Top cultural activities in Glasgow
The diverse cultural scene is one of the best reasons to visit this destination.
Designated a European Capital of Culture back in 1990, the arts scene in Glasgow has continued to evolve into one of the most vibrant, exciting and occasionally subversive in the world.
The classic cultural offerings are extensive. The city is home to the prestigious Royal Scottish National Orchestra, the Scottish Opera, the Scottish Ballet and the National Theatre of Scotland, which adapts itself to a variety of performance spaces.
Art lovers can have their pick from some of Europe’s finest museums and galleries, among them the mind-boggling collections of the Glasgow Gallery of Modern Art, Kelvingrove Art Gallery and Museum, state-of-the-art Glasgow Science Centre, the interactive Riverside Museum, and funky Glasgow Tramway — unofficial home of the Turner Prize. For something completely different, a visit to The Glue Factory arts space reveals an inspiring microcosm of creative mayhem.
Musically, Glasgow marches to a variety of beats. Book a guided walking tour of the ‘Music Mile’ to see venues as diverse as the Glasgow Royal Concert Hall and widely lauded King Tuts Wah Wah Hut — the bar where Oasis was discovered and signed.
Glasgow for history lovers
You could spend weeks working your way through the historical attractions in Glasgow.
The city’s medieval roots can be explored through the architecture of the Glasgow Cathedral, Provan Hall (watch out for the spectres that are said to appear at windows to spook passersby), the Tolbooth Steeple — a seven-storey former prison and execution site, and Crookston Castle — located just outside the city, but well worth visiting.
For those more interested in modern industrialised history, the People’s Palace (and Winter Gardens) takes you on a fascinating journey back in time to explore the evolution of the city from the 18th to the 20th centuries.
George Square — the city’s main civic precinct — was laid out in 1781. Here you can pay homage to the twelve statues of the city’s most famous sons and daughters, including poet and lyricist Robbie Burns and Queen Victoria.
Great places to eat in Glasgow
With the best of Scottish produce at its disposal, Glasgow is a foodie’s dream destination.
The city serves up its own versions of tradition in equal measure with ritzy restaurants, uber trendy eateries, and cheap and cheerful nosh houses. Book a table at gastronomic icon Rogano to get an all-round introduction to authentic Scottish cuisine (yes, there’ll be haggis). You’ll be occupying seats kept warm by some of the most famous names in Hollywood history.
Casual dining is SO much fun in this town. Burger lovers, if you can get your jaws around the creations at Lebowskis, you’ll earn serious bragging rights. They’re of epic proportions! Fans of fresh seafood, make haste to Crabshakk (which does exactly what it says on the tin!).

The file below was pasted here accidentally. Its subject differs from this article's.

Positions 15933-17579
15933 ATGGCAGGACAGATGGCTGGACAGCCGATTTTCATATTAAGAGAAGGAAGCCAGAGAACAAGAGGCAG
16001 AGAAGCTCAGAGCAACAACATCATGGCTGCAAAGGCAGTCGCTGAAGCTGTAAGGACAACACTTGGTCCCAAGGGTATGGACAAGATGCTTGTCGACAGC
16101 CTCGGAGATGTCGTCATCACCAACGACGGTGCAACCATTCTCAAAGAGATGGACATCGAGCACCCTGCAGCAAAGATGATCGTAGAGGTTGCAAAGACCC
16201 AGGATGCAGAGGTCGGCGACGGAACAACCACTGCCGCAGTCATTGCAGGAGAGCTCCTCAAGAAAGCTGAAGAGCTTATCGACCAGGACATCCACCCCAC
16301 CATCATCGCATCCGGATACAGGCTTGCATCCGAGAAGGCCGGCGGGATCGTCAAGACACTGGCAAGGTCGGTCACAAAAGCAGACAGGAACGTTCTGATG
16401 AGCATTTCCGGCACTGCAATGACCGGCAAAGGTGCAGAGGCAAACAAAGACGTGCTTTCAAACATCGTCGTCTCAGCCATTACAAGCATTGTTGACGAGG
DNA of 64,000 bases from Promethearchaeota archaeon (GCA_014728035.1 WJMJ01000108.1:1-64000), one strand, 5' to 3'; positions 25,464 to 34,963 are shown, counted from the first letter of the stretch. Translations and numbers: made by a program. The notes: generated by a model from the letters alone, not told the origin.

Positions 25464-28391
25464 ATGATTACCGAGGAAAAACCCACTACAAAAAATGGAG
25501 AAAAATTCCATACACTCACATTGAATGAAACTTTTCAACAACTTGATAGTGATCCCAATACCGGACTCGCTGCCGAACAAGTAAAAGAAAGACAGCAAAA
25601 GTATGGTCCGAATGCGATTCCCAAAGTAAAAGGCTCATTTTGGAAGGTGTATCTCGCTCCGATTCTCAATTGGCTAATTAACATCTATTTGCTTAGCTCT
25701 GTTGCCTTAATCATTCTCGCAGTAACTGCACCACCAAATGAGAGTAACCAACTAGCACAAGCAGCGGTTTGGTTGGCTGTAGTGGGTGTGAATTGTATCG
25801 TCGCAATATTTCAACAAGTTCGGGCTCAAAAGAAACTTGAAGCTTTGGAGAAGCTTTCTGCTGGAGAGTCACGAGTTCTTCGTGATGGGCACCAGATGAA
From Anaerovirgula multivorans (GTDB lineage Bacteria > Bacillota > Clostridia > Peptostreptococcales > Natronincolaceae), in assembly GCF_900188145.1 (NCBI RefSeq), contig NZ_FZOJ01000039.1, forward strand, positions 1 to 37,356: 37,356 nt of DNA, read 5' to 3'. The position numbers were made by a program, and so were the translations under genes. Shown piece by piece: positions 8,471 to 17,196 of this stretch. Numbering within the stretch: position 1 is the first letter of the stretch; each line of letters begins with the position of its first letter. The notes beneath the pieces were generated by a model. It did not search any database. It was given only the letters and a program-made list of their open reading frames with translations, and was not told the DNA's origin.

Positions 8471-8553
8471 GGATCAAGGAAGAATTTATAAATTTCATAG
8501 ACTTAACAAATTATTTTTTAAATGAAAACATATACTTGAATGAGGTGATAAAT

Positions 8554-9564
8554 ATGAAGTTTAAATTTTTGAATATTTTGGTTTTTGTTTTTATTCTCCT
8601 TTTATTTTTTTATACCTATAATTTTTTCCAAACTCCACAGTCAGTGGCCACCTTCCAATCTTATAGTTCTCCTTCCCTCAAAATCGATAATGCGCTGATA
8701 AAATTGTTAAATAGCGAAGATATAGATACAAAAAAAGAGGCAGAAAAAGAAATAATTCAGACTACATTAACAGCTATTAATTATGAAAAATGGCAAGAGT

Reputedly the birthplace of chicken tikka masala, Glasgow’s love of a good Indian curry is legendary. Must-try Mister Singh’s India is located in the city centre and offers a delightful fusion of cultures (think kilt-wearing waiters serving haggis pakora).
Where to shop in Glasgow
The mecca for fashionable Glaswegians is the ‘Style Mile’.
This square mile in the centre of the city comprises a huge array of big name retailers, designer boutiques and high street favourites (more than 200 stores in total), and is billed as the next best thing to London’s West End. If you’re in the market for a girl’s best friend, the Argyll Arcade houses shoulder-to-shoulder high-end jewellers.
For something a little less mainstream, trawl the stores in the West End’s Cresswell Lane for vintage and retro fashion (and hit the charming Cup and Saucer Tea Room for an olde worlde cuppa and sweet treat!).
Ways to relax in Glasgow
Kicking back and relaxing is a serious job in Glasgow.
More often than not it involves the partaking of a wee dram — aka the famous Scotch Whisky. If you take your drinking seriously, a drive out to Glengoyne Distillery is a dream come true (if not a hangover in the making), while an evening at Nice ‘N’ Sleazy will introduce you to the real Glasgow. It’s been around since the early nineties and has become somewhat of a notorious (in a good way) watering hole.
For a less exuberant way to relax and unwind, numerous parks and gardens beckon. The Glasgow Botanic Gardens is one glorious option and is home to the Kibble Palace — Britain’s largest glasshouse (which is the perfect place to warm up in winter!). You can also wander along the river from the gardens to Kelvingrove Park and back into the West End on part of the famous Kelvin River Walkway. If there’s a more relaxing way to finish up in Glasgow, ah dinnae ken…
For more inspiration, visit www.peoplemakeglasgow.com.
Browse our range of Glasgow tours and experiences here.
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Additional images: Bigstock
About the writer
Julietta Henderson is a Melbourne-based travel writer and author. Originally planning to visit London for six months, she ended up staying for ten years and now divides her time between her home in Australia and several months of the year in the UK, Italy, and France. Julietta has travelled extensively through Europe, North America, Indonesia, New Zealand, Australia, and Russia, and believes the keys to a great travel experience are an open heart, an open mind, and an open-ended ticket. Her first novel — The Funny Thing About Norman Foreman — is now available in bookstores.